Two variables are commonly used to identify atmospheric rivers.  The first is the integrated water vapor (IWV), which is the total mass of water vapor in the atmosphere, typically expressed as the depth the water vapor would take if it were all condensed out as rain.  One advantage of IWV is that it can be inferred using satellite and GPS receivers.  The other is the integrated water vapor transport (IVT), which is the total amount of water vapor moving over a location.  IVT is dependent on both the amount of moisture and the strength of the flow and calculating it requires profiles of both moisture and wind.  For this reason, it is most often calculated using three-dimensional gridded analyses or forecasts.

I look at IWV as a measure of moisture availability for storms and IVT as a measure of moisture delivery to storms.  I generally use IVT because it has a stronger correlation with precipitation over the mountain west than IWV, as can be seen in the plots below.  However, in some lowland areas of the western US and in the High Plains, IWV has a higher correlation.   These are areas where high moisture availability plays an important role in fueling convective storms (note, this is an instantaneous correlation – high IWV is often a result of prior moisture transport).
Source: Rutz et al. (2014)
IVT has a strong correlation with precipitation, but the correlation isn't perfect.  This is because precipitation is dependent on many factors, including a mechanism for lift.  The highest correlations between IVT and precipitation are found in the Pacific coastal ranges, Cascade Mountains, and Sierra Nevada (see left-hand panels above).  These mountains are relatively broad and are frequently experience strong cross-barrier moisture transport accompanying atmospheric rivers, with forced lifting by the mountains generating precipitation. 

The correlation is lower, however, over the western interior.  Within that region, the highest values are found in the Idaho Panhandle, central Idaho Mountains, southwest Utah, Mogollon Rim, Tetons, and San Juan Mountains.  These lower correlations reflect several factors, including the greater diversity of processes generating precipitation over the western interior and contrasts in precipitation efficiency between wide and narrow mountain barriers during some storms.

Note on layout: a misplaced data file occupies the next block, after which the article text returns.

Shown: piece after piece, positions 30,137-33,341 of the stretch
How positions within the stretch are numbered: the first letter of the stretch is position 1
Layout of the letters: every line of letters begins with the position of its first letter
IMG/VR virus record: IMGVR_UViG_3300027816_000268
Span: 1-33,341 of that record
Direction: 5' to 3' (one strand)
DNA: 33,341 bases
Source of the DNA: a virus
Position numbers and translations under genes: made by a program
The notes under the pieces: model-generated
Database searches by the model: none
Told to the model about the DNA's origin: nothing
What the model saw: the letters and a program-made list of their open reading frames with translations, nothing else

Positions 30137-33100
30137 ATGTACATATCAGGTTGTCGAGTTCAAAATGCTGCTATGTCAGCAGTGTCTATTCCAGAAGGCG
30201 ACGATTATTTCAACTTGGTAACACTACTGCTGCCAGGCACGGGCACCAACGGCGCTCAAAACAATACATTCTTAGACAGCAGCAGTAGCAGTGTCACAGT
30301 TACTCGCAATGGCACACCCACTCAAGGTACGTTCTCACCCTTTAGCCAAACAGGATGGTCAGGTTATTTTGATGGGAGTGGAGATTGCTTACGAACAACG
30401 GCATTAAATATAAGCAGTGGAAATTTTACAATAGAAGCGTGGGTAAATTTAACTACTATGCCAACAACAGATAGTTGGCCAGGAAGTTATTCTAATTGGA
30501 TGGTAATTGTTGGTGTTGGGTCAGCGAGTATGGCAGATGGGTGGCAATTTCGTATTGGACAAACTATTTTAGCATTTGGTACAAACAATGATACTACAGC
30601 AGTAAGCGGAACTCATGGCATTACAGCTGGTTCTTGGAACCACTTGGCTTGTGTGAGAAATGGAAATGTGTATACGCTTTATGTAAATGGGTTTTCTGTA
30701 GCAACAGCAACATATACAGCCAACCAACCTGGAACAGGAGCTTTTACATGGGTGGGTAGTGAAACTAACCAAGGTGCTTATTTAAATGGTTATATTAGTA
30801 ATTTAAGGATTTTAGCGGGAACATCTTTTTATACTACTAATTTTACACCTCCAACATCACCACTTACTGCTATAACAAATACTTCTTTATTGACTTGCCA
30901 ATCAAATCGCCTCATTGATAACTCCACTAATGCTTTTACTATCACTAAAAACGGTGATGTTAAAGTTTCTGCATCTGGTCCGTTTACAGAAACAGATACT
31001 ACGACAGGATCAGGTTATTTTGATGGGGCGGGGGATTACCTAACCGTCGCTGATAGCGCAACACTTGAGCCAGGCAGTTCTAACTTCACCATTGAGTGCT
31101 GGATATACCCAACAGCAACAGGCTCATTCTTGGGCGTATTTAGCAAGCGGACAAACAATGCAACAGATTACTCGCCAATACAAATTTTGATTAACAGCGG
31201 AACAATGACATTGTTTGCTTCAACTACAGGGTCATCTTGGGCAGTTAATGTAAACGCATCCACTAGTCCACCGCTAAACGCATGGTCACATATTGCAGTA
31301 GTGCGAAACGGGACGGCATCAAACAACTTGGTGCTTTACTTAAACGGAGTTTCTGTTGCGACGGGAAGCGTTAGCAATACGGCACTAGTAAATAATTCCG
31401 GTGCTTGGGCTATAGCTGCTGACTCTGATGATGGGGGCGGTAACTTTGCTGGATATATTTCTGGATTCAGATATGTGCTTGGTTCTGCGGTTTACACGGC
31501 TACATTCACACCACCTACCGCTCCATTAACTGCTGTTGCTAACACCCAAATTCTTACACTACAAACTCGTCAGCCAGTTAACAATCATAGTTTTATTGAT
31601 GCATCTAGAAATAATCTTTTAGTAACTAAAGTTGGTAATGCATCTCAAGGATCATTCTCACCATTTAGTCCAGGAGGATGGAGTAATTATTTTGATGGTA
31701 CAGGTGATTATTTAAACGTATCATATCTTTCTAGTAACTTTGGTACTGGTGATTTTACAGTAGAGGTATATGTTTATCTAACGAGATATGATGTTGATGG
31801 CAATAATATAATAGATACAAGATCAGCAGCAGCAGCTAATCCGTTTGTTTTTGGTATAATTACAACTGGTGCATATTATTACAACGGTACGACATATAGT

The mountains of northern and central Utah have lower correlations.  This does not mean that we can't get significant precipitation from atmospheric rivers.  Instead, it reflects the fact that we sometimes get significant precipitation from storms that don't feature large cross-barrier moisture fluxes.  An example are cold, post-cold-frontal storms that generate large amounts of snowfall when the water vapor content of the atmosphere is relatively low (in an absolute sense) and the flow weak.

Moisture transport is very important for storm dynamics, but one needs to be cautious about developing AR-myopia.  As shown above, the correlation between IVT and precipitation is not perfect, and is modest or even low in portions of the interior western U.S.  Consideration of the precipitation generation mechanisms, such as frontal or orographic lift, is also important.

As an example, below is the 0600 UTC initialized NAM IVT forecast valid 0000 UTC 7 April.  Most of the eastern Pacific off the California coast is experiencing atmospheric river conditions (IVT>250 kg/m/s), with the highest values along an axis running from about 35˚N, 130˚W to 40˚N, 125˚W.

Source: CW3E

The NAM forecast 3-h accumulated precipitation at this time is, however, nearly non-existent in that area of high IVT and is instead highest over northern California, especially in the coastal ranges, northern Sierra Nevada, and southern Cascades where there is both warm frontal and orographic forcing generating precipitation.  The AR provides the moisture.  The fronts and mountains provide the dynamics.


I hope to look at what will happen as this system moves inland in a future post.  Forecasts currently suggest something that looks like what you get when a November cyclone meets April.

Wild Weather Ahead for Western U.S.